Stars Strip Atmospheres of Close-forming Planets

Article written: 20 Apr , 2009
Updated: 24 Dec , 2015
by

It may be a while yet before astronomers agree on a standard model for planet formation around stars. Until recently, after all, Earthlings lacked reliable techniques for glimpsing much beyond our own solar system.

Based on our own backyard, one prevailing theory is that rocky planets like Mercury, Earth and Mars form slowly, close to the sun, from collisions of smaller, solid bodies while gas giants form faster, and farther from the star — often within the first two million years of a star’s life — from smaller rocky cores that readily attract gases.

But new data are suggesting that some gas giants form close to their stars — so close that intense stellar winds rob them of those gases, stripping them back to their cores.

An international research team has found that giant exoplanets orbiting very close to their stars — closer than 2 percent of an Astronomical Unit (AU) — could lose a quarter of their mass during their lifetime. An AU is the distance between the Earth and the Sun.

Such planets may lose their atmospheres completely.

The team, led by Helmut Lammer of the Space Research Institute of the Austrian Academy of Sciences, believes that the recently discovered CoRoT-7b “Super Earth,” which has less than twice the mass of the Earth, could be the stripped core of a Neptune-sized planet.

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The team used computer models to study the possible atmospheric mass loss over a stellar lifecycle for exoplanets at orbiting distances of less than 0.06 AU, where the planetary and stellar parameters are very well known from observations. 

Mercury is our only neighbor orbiting the Sun in that range; Venus orbits at about .72 AUs.

The 49 planets considered in the study included hot gas giants, planets with masses similar or greater than that of Saturn and Jupiter, and hot ice giants, planets comparable to Uranus or Neptune. All the exoplanets in the sample were discovered using the transit method, where the size and mass of the planet is deduced by observing how much its parent star dims as it the planet passes in front of it.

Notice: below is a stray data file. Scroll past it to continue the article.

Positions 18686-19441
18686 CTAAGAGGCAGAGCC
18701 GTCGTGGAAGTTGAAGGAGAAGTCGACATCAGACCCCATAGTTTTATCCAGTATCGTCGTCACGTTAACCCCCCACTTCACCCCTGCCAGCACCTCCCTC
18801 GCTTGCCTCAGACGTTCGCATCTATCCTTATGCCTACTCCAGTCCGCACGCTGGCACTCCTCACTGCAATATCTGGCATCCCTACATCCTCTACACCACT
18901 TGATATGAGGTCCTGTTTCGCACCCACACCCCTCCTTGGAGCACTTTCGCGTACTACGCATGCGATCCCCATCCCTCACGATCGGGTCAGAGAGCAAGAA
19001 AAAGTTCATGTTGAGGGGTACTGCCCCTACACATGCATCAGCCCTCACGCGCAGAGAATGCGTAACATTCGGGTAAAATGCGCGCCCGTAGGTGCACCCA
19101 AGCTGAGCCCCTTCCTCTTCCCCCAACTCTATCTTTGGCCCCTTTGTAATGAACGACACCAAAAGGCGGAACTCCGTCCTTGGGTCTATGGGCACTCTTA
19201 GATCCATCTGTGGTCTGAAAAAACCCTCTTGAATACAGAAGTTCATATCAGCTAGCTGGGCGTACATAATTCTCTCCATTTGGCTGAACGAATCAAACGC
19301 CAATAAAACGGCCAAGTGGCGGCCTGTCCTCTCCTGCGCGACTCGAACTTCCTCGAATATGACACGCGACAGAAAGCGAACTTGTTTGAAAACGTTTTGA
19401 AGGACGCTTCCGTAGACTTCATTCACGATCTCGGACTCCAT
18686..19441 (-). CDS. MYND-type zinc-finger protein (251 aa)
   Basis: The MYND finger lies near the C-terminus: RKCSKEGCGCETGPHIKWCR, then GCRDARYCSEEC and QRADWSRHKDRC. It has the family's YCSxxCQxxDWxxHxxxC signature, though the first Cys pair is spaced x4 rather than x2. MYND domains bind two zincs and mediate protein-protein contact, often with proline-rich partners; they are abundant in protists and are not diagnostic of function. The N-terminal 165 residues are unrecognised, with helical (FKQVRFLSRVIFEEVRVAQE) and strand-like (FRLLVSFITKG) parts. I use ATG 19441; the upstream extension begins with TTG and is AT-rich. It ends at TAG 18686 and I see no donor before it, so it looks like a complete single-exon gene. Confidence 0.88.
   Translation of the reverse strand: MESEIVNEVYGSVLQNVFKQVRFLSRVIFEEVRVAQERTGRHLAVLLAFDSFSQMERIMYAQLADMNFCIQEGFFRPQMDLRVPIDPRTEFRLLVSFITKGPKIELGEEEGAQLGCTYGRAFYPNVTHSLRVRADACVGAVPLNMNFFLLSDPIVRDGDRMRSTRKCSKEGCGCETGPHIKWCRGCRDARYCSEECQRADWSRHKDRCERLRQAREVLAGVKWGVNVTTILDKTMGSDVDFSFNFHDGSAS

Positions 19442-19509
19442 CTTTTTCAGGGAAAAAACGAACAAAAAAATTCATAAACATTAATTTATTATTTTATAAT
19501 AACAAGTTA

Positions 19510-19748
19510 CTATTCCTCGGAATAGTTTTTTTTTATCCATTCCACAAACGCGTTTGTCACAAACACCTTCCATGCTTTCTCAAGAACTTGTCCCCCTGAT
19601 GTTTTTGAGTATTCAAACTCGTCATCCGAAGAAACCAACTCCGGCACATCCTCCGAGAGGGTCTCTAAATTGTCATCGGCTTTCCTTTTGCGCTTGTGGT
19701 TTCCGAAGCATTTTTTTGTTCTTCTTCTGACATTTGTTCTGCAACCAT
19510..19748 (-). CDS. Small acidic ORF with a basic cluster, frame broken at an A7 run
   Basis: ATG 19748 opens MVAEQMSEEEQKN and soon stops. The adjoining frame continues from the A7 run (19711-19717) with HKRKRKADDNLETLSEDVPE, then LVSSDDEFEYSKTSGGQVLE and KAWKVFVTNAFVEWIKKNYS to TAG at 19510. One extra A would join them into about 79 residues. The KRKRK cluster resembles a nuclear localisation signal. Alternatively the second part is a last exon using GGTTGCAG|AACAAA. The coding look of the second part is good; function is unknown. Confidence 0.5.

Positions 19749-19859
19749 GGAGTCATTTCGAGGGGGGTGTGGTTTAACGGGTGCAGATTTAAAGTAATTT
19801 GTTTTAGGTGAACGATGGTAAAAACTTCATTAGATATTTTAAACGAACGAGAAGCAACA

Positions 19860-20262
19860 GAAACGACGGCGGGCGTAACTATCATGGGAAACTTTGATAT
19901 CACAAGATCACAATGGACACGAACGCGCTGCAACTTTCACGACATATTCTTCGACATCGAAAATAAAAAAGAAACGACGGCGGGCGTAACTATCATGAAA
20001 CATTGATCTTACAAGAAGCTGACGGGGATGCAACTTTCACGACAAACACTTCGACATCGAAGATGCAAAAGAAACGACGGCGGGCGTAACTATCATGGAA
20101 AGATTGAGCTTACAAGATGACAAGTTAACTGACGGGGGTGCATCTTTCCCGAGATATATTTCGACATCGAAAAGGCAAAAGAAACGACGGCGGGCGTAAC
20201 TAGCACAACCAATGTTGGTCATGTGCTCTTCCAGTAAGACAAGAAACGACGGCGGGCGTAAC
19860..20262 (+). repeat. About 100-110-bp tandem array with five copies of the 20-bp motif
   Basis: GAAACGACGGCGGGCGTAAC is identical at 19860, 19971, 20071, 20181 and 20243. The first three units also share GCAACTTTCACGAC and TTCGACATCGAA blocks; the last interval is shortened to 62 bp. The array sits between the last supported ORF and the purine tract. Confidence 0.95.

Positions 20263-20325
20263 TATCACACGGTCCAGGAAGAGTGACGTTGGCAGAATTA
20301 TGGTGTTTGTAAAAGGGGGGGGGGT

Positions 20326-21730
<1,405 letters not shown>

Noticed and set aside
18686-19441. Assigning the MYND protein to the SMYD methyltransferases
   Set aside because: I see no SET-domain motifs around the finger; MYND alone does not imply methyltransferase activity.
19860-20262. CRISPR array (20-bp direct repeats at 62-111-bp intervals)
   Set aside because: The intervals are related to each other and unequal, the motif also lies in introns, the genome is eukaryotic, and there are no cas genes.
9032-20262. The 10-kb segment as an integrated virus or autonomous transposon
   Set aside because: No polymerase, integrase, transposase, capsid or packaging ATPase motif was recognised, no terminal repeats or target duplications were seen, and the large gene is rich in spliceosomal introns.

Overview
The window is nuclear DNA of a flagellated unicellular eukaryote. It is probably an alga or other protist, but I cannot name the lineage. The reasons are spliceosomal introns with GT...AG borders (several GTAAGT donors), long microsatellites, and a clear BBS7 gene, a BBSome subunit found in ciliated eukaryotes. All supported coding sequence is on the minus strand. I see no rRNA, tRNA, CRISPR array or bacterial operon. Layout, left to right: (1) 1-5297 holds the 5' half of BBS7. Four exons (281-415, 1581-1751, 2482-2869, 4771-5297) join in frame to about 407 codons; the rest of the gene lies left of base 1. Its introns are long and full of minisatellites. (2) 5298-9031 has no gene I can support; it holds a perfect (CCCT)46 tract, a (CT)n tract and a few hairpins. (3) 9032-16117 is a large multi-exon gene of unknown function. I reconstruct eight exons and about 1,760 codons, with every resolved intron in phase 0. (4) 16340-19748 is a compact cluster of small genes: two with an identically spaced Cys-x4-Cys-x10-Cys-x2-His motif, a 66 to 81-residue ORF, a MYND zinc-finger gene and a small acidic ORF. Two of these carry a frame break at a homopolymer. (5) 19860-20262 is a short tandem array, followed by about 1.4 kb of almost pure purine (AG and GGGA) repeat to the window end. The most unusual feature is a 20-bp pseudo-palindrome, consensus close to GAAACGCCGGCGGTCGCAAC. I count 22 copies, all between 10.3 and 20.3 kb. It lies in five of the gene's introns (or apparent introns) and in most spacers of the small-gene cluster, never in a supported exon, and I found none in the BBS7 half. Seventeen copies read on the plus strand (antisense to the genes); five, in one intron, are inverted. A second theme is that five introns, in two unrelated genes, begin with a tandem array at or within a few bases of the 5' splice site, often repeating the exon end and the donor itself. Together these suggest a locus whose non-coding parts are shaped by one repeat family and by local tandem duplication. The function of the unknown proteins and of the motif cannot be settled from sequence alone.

“If the transit data are accurate, these results have great relevance for planetary formation theories,” said Lammer, who is presenting results at the European Week of Astronomy and Space Science, April 20-23 at the University of Hertfordshire in the UK.

“We found that the Jupiter-type gas giant WASP-12b may have lost around 20-25 percent of its mass over its lifetime, but that other exoplanets in our sample had negligible mass loss. Our model shows also that one major important effect is the balance between the pressure from the electrically charged layer of the planet’s atmosphere and the pressure from the stellar wind and coronal mass ejections (CMEs). At orbits closer than 0.02 AU, the CMEs — violent explosions from the star’s outer layers — overwhelm the exoplanet’s atmospheric pressure causing it to lose maybe several tens of percent of its initial mass during its lifetime.”

The team found that gas giants could evaporate down to their core size if they orbit closer than 0.015 AU. Lower-density ice giants could completely lose their hydrogen envelope at 0.045 AU. Gas giants orbiting at more than 0.02 AU lost about 5-7 percent of their mass. Other exoplanets lost less than 2 percent. Results suggest that CoRoT-7b could be an evaporated Neptune-like planet but not the core of a larger gas giant. Model simulations indicate that larger mass gas giants could not have been evaporated to the mass range determined for CoRoT-7b.

For more information:

The European Week of Astronomy and Space Science